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The Lakers are encouraged by their preseason progress, despite not winning a game

The Lakers were more focused on their overall development as a team than the final score of each game.

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Golden State Warriors v Los Angeles Lakers Photo by Andrew D. Bernstein/NBAE via Getty Images

The Lakerswinless record in the preseason has already caused some buzz about the team’s current state. Maybe it’s because of the infamous 2012 “Now This is Going to be Fun” Lakers team also went 0-5 in their preseason. Or maybe it’s due to this newly built team once again being bitten by the injury bug, and looking like a shell of what many anticipated them to be as a result.

No matter how you slice it, it’s been a whole week of early overreactions mixed with some panic and fear, with a doses of patience mixed in. But amidst all of it, this current Lakers squad is staying encouraged, despite losing six meaningless games in a row.

Why? It’s not just because the games didn’t count. The team also believes they’re progressing in ways that aren’t really reflected in their overall preseason win-loss record, at least for now.

In the 288 minutes the Lakers played this preseason, their main focus was not to win each game, but rather to develop their on-court chemistry, implement a whole new offensive system and build rhythm as they get ready for a brand new regular season ahead.

“At the end of the day it’s really about the practice work that we are putting in. These are practice games where you’re working on things and you’re building rhythm and timing,” said Lakers head coach Frank Vogel on Thursday night. “That’s the biggest thing that you can do. Get as much rhythm and timing as you can while remaining healthy.”

One way the Lakers can make progress is to turn the ball over less and not foul so often. As of publishing time, L.A. ranks fourth in turnovers (19.8 per game) and first in fouls (23.3 per game) in the preseason. It’s clear that the team still lacks the necessary familiarity and communication they need. But team captain LeBron James believes that they’re addressing these issues as each game passes.

“I think we built our chemistry as the games went on and on and on. We’re starting to learn from each other. We learned from each other every quarter that we were on the floor,” James said. “That was the biggest thing that we can build from the games that we played.”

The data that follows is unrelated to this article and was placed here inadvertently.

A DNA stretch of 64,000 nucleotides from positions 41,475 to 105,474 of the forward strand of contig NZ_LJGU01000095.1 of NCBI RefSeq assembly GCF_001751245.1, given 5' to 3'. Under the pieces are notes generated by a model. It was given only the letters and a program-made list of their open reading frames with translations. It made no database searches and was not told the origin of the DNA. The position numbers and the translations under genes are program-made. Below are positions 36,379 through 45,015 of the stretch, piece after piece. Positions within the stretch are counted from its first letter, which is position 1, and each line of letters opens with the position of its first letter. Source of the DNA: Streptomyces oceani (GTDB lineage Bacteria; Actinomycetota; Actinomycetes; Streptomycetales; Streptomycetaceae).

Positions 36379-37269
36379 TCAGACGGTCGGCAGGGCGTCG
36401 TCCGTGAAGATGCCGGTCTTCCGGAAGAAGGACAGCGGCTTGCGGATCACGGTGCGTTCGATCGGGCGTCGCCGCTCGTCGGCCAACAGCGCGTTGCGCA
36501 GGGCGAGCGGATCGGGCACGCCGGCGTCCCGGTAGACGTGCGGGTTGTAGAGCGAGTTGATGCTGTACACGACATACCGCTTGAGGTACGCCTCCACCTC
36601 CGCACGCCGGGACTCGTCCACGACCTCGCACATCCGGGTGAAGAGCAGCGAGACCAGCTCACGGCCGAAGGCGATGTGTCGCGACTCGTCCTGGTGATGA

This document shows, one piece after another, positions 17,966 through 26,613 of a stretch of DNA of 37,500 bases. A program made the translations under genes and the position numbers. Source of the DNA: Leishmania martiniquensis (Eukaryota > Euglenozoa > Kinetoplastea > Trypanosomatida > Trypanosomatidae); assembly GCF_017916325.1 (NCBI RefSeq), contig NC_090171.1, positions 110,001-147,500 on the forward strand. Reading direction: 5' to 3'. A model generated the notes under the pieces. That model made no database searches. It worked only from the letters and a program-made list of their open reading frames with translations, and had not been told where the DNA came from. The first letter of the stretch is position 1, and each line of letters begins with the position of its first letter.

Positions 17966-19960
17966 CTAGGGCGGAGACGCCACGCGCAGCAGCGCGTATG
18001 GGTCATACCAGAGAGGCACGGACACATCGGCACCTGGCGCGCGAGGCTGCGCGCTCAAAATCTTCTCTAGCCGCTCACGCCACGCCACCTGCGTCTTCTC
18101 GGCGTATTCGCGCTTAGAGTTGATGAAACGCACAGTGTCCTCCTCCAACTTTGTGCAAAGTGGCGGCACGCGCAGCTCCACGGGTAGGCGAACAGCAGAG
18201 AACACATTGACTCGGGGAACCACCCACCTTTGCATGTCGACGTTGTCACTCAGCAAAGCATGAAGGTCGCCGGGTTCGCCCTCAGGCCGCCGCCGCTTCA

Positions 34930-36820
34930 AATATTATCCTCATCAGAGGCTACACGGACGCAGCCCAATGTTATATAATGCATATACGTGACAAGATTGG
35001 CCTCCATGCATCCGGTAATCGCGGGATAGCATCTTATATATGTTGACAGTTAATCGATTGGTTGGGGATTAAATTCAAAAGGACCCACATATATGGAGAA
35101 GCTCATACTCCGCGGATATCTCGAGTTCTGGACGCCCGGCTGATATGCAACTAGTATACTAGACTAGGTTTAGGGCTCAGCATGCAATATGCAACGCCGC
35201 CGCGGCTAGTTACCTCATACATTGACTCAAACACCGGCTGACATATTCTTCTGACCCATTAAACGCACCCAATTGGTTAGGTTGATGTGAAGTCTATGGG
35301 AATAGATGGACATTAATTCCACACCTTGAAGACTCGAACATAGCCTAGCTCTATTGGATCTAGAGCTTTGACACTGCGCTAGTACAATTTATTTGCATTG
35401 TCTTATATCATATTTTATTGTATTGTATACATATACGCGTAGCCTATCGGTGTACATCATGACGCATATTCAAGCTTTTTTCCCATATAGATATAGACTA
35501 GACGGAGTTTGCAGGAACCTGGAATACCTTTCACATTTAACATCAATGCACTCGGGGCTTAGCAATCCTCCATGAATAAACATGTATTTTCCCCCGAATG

James’ co-star, Anthony Davis, also remains optimistic about the season because of how the team has executed their offense. Getting nine new rotation players learn a brand new system and how to play with each other is no easy to ask. However, the 28-year-old superstar has seen a few encouraging things during the team’s film sessions, which is a sign that the team is slowly but surely coming together.

“When we look back at film, we think we played bad, but we actually played pretty well, despite a loss or a win,” Davis said. “Every day we go into film, coach showed us positive things. The way we moved the ball, the way we cut, the plays we were making just playing randomly, and so we’re encouraged by everything that we do.”

Davis and Vogel have been open about the team’s desire to be the best fast break and defensive squad in the league. In order for them to achieve this, the purple and gold have to play at a certain speed, tempo and aggressiveness while limiting their fouls and turnovers

The team understands that they can’t achieve their goals overnight, but they’re committed to improving on both ends as each game passes.

“Defensively we can get a lot better,” Davis said. “But we’re going to chip away at it every day.”

“I still think we have a long way to go on a defensive end,” Vogel echoed. “We’re getting everybody integrated and up to speed on how we do things. Every time we touch the floor there’s growth and improvement.”

Ultimately, growth and improvement are what the Lakers wanted this preseason, and they certainly achieved it, as they looked better with each passing game. It’s also the reason why the team’s superstars and veterans continue to preach patience this early in the season. Their goal is not to impress the world in the early days of October. What they want to achieve is way off in the distance, in May and June.

Take it from Russell Westbrook, who hardly remembers anything about his past preseason stints.

“I’ve been in the league 13 years, I don’t know my preseason record for any of those years,” Westbrook said when asked if going 0-6 in the exhibition slate was something he gave any thought to. “So no, it doesn’t matter.”

All Westbrook was looking for was progress, and he saw it.

“I feel like we got better each game. Obviously getting all guys healthy is most important and keeping us healthy throughout the year,” Westbrook said. “I’m just encouraged by how each game we’ve gotten a little better.”

Just like Westbrook, the Lakers probably won’t remember much about this year’s preseason, especially if they end up raising their 18th championship banner in the rafters of STAPLES Center. That kind of goal is a long way off, but while it may not have always looked like it, the team feels like it was taking baby steps towards it, and know it will take time to get there, no matter what their preseason record was.

For more Lakers talk, subscribe to the Silver Screen and Roll podcast feed on iTunes, Spotify, Stitcher or Google Podcasts. You can follow Nicole on Twitter at @nicoleganglani.

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